Summer School 2016

Reading Pleasure
Pleasure Reading

medieval approaches to reading

Summer School
23–28 May 2016
Swedish Research Institute in Istanbul

For a writeup of the 2016 summer school, see this post at the Nordic Byzantine Network!

This summer school will explore discourses and strategies of reading and pleasure in the Middle Ages. From what appears to have been a primarily pious, learned, and/ or legal use of reading in the early medieval period, books and texts came to be gradually and increasingly associated with notions of pleasure. On the one hand, different kinds of explicit or implicit pleasure made up literary motifs and became a literary theme; on the other, pleasure came to be thought of – at least by some – as fundamental to reading. This tendency concerns not just narrative fiction and poetry, traditionally associated with reading for pleasure, but also genres such as epistolography and historiography. And patterns turn out surprisingly similar in both Persian, Arabic, Byzantine and Western medieval environments.

In theory as in practice, pleasure is easily sought, but equally easily slips out of grasp. The aim of the summer school is to engage with and develop specific approaches that will enable us to discuss medieval developments – of great impor- tance for later premodern and modern literary thinking – across the time gap, but also across the spatial gap between east and west. Aiming for conceptual clarity, we encourage participants to consider the pleasure of storytelling and narrative urges, but also the modern pleasure of reading medieval texts. We wish to open up for a wide range of genres – such as romance, drama, chronography, court poetry, and letters – and numerous perspectives, for instance performance, text/image recog- nition, book production, genre questions, author-narrator position, or gendered roles in and outside the text.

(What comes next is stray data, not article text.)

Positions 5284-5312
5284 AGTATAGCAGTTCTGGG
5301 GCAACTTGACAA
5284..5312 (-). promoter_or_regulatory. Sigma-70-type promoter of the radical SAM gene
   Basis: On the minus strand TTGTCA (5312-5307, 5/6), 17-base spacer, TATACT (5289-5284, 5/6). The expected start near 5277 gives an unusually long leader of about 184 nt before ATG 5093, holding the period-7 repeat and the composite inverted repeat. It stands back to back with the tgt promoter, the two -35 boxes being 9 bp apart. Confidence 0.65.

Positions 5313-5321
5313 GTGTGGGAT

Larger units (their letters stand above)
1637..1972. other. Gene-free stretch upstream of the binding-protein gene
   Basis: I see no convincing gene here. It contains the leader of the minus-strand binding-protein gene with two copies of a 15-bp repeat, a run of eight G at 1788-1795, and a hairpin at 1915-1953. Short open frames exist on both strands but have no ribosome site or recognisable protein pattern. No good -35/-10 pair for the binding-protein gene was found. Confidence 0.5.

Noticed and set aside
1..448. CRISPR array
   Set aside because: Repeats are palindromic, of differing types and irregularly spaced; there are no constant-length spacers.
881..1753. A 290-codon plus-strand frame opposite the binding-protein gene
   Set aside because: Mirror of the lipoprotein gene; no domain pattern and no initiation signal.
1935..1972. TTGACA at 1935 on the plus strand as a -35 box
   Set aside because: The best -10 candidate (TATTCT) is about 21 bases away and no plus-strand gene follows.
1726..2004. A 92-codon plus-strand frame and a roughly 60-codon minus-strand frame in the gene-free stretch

Some possible themes include Persian, Arabic, Byzantine and Western literature; Middle Ages; reading and storytelling; translations; romance; drama; poetry; letters; chronography; court culture; book history; illuminations; gender studies.


Monday, 23 May
10.00 Introduction and presentation round
11.00 Coffee and poster session
12.30 Lunch
14.30 Bo Utas, The uncovering of the veiled beauty – an Iranian and a European reading
16.30 Tea and fruit
17.00 Student led presentations in groups)
19.00 Reception at the Swedish Institute

Tuesday, 24 May
9.00 Tutor led groups
14.30 Virginia Langum, Physiology, Pleasure and Reading
16.30 Tea and fruit
17.00 Student led presentations
20.00 Joint dinner

Wednesday, 25 May
 9.00 Tutor led groups
14.30 Pernilla Myrne, Reading (for) pleasure in Abbasid Baghdad: Readership and erotic narratives
16.30 Tea and fruit
17.00 Student led presentations

Thursday, 26 May
10.00 Excursion/free time

Friday, 27 May
9.00 Tutor led groups
14.30 Stratis Papaioannou, Readers and Reading in Byzantium
16.30 Tea and fruit
17.00 Student led presentations
20.00 Joint dinner

Saturday, 28 May
9.00 Tutor led groups
13.00 Evaluation, final discussion and joint lunch

reading pleasure/pleasure reading poster


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